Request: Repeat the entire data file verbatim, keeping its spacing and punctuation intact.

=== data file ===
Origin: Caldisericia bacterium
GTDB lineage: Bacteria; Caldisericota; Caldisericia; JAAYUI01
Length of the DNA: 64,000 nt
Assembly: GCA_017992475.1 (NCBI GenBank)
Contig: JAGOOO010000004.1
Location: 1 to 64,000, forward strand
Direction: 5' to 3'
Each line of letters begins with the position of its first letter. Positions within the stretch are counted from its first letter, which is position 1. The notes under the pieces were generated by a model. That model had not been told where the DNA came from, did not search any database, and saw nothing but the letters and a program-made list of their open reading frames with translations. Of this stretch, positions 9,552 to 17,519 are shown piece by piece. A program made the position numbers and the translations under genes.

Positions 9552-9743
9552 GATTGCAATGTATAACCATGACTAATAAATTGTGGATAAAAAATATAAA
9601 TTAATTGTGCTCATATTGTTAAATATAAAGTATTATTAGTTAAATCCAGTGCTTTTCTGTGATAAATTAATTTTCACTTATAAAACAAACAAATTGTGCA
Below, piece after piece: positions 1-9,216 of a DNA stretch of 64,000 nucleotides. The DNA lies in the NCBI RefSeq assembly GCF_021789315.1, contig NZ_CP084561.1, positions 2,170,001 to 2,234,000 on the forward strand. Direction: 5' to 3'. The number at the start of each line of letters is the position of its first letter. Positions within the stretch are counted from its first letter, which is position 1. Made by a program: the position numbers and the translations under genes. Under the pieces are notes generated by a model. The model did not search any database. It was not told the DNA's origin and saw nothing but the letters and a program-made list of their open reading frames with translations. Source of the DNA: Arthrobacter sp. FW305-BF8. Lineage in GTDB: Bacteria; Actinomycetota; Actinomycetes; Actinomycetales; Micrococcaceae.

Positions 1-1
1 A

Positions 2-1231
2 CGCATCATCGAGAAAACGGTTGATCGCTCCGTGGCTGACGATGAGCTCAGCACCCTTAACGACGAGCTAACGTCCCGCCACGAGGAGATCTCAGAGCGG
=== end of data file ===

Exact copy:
Origin: Caldisericia bacterium
GTDB lineage: Bacteria; Caldisericota; Caldisericia; JAAYUI01
Length of the DNA: 64,000 nt
Assembly: GCA_017992475.1 (NCBI GenBank)
Contig: JAGOOO010000004.1
Location: 1 to 64,000, forward strand
Direction: 5' to 3'
Each line of letters begins with the position of its first letter. Positions within the stretch are counted from its first letter, which is position 1. The notes under the pieces were generated by a model. That model had not been told where the DNA came from, did not search any database, and saw nothing but the letters and a program-made list of their open reading frames with translations. Of this stretch, positions 9,552 to 17,519 are shown piece by piece. A program made the position numbers and the translations under genes.

Positions 9552-9743
9552 GATTGCAATGTATAACCATGACTAATAAATTGTGGATAAAAAATATAAA
9601 TTAATTGTGCTCATATTGTTAAATATAAAGTATTATTAGTTAAATCCAGTGCTTTTCTGTGATAAATTAATTTTCACTTATAAAACAAACAAATTGTGCA
Below, piece after piece: positions 1-9,216 of a DNA stretch of 64,000 nucleotides. The DNA lies in the NCBI RefSeq assembly GCF_021789315.1, contig NZ_CP084561.1, positions 2,170,001 to 2,234,000 on the forward strand. Direction: 5' to 3'. The number at the start of each line of letters is the position of its first letter. Positions within the stretch are counted from its first letter, which is position 1. Made by a program: the position numbers and the translations under genes. Under the pieces are notes generated by a model. The model did not search any database. It was not told the DNA's origin and saw nothing but the letters and a program-made list of their open reading frames with translations. Source of the DNA: Arthrobacter sp. FW305-BF8. Lineage in GTDB: Bacteria; Actinomycetota; Actinomycetes; Actinomycetales; Micrococcaceae.

Positions 1-1
1 A

Positions 2-1231
2 CGCATCATCGAGAAAACGGTTGATCGCTCCGTGGCTGACGATGAGCTCAGCACCCTTAACGACGAGCTAACGTCCCGCCACGAGGAGATCTCAGAGCGG